The 1918 flu pandemic was an H1N1 strain and was a kind of bird flu new to humans so they had no immunity to it. It killed at least 50 million people as it raged around the world in less than a year. The 1918 H1N1 strain passed from humans to pigs, and became the dominant form of flu among pigs, albeit one that evolved into a fairly mild strain.

But then in 1998 there was an explosive new outbreak of swine flu in a factory farm in North Carolina that made thousands of pigs ill. The virus had evolved into a triple hybrid that had never been seen before, containing gene segments from bird, human and swine flu. It had found the ideal breeding ground. Pigs, whose immune systems were suppressed by the stress of crowding and fast feeding, and kept confined indoors, were perfect disease incubators for flu whose preferred method of transmission is virus-infected aerosol droplets, expelled by the million in the hog’s famous barking cough. Thanks to the modern practice of transporting live animals, the new virus spread rapidly through pig herds around the country.

Despite this information, it is the common consumers who will continue to use such products:

But instead of addressing these wider issues, the response to the flu pandemic in terms of food production is “carry on as normal”. Urged to spend our way out of ecological recession, we are exhorted to keep eating pork products. Keen to protect the economic interests of its meat industry, the US government took to calling this swine flu “H1N1 flu” a couple of days ago, in order not to put people off their chops. The World Health Organisation, which depends on the US for a large part of its budget and has been bullied by it before, has now followed suit, rebranding the flu influenza A (H1N1). But simply saying “as you were” is no more an adequate response to the cause of this current crisis than it is to the banking collapse. If we carry on as before, the pigs may yet have their revenge. And if not the pigs, the chickens.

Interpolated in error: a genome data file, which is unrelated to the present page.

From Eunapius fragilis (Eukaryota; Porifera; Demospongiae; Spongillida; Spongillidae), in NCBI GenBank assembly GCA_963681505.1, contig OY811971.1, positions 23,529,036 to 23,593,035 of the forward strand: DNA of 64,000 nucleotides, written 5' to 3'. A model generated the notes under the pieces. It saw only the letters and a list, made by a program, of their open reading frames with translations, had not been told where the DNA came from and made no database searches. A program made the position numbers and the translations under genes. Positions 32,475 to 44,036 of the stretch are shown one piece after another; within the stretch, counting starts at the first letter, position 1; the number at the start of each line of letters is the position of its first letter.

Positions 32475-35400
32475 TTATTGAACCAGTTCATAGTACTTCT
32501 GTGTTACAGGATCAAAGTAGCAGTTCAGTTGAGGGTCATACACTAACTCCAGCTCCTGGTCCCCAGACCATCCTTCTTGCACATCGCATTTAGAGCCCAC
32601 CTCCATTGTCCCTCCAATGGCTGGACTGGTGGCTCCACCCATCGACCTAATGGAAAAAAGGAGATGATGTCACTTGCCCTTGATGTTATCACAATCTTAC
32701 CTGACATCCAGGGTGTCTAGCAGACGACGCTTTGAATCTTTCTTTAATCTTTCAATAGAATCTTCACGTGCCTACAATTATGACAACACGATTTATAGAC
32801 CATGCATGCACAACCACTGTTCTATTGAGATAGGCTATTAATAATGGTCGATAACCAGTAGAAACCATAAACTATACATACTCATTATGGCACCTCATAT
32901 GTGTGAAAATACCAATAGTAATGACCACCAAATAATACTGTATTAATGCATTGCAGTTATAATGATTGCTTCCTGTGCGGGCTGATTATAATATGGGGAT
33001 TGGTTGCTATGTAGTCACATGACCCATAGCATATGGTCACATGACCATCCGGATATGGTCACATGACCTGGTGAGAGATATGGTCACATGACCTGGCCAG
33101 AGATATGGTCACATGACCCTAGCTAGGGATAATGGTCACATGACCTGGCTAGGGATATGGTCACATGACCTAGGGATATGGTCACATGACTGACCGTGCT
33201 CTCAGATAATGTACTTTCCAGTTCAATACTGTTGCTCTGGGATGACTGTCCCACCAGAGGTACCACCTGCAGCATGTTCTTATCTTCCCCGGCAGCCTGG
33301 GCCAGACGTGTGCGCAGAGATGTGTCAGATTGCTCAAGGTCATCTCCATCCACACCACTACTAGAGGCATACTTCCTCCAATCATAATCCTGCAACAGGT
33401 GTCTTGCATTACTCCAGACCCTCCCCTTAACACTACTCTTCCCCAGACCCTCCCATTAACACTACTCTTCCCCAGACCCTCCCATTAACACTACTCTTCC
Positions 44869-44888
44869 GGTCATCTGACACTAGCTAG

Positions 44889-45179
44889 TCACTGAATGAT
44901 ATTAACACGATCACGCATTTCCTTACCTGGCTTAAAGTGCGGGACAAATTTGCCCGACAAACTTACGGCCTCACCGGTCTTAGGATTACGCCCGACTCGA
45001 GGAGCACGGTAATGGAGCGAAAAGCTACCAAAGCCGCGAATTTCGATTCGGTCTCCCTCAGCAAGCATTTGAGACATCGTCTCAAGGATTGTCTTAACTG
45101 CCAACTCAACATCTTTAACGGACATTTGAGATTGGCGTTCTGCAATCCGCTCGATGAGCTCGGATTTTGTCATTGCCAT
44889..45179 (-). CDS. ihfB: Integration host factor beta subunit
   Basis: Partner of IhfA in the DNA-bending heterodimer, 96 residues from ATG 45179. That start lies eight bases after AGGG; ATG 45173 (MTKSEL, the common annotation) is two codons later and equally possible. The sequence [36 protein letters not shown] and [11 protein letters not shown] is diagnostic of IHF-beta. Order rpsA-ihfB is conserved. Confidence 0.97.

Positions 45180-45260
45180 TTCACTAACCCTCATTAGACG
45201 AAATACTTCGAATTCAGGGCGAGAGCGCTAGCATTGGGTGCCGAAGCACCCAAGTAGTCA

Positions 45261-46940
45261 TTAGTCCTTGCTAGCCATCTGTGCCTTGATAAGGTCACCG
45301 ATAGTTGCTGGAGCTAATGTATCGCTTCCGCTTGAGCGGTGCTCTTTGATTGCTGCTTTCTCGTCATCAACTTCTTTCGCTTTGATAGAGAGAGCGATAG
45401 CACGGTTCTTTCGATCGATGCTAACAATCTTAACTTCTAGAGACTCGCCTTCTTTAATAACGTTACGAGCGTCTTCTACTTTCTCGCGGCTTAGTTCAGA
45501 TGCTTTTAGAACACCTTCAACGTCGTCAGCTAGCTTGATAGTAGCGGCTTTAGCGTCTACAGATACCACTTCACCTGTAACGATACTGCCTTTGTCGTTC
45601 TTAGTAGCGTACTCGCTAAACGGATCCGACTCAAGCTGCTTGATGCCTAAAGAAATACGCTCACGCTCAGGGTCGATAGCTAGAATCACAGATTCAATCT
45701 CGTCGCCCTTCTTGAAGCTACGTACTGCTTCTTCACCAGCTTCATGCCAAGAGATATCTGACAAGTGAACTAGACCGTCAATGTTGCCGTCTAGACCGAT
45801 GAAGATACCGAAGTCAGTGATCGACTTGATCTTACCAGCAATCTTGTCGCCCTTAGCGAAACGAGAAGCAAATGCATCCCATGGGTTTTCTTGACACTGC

Food production has become more about economics than about good food. No matter what the management tells us, if a company has to generate tons of toxic waste and pollute the surroundings, such food is of dubious distinction. Livestock manufaturers, some of the large ones have had to pay large fines for polluting surrounding areas. I for one believe that non-Vegeterian food has become high-risk . It is also very horrible treatement of animals. This condition is not only of pigs, it is true about beef  (Mad cow disease: 1, 2, 3, 4), chicken (Bird flu: 1, 2, 3) and all forms of industrialized non-veg food [1, 2, 3]. Mass farming of animals combines several ills like anti-biotic overuse, bad treatment of animals, poor feed to livestock, and profit-maximizing mentality. These techniques become a breeding ground for genetic mutation of multi-drug resistant diseaes like MRSA [1, 2]. There is a risk of something similar happening in agriculture through the use of pesticides and chemicals in farms. But thankfully for the vegeterians, plants are much more sensitive than animals. Plants do not survive the use of more than milder doses of chemicals. Hence, it is not easy to alter plants and disease mutations in plants is yet unknown. However, Genetic engineering in agriculture is a big concern [1, 2, 3]. Greed and errors in livestock farming has already given us Avian and Swine flu. Will we spoil our agriculture as well?



  1. ui Read up on something else left by the Bush Administration still going on in Austin, TX. xfg
    They left a weapon for the police department in Austin, TX to torture and violate people’s rights without anyone knowing. Read more about it at fgh

    Comment by notscarednew — May 6, 2009 @ 09:29

  2. Oh , so swine flu has been around since 3 decades, and has been renamed as H1N1 just to save their backs by US govt.Interesting !!!Better eat fresh veggies which are far inexpensive..atleast in India.

    Comment by Jyostna — May 6, 2009 @ 10:25

  3. Dear, I do not think it is just about US. Maybe even some other countries would have done the same thing if a large source of their income were to be threatened.

    Comment by neosurya — May 13, 2009 @ 23:29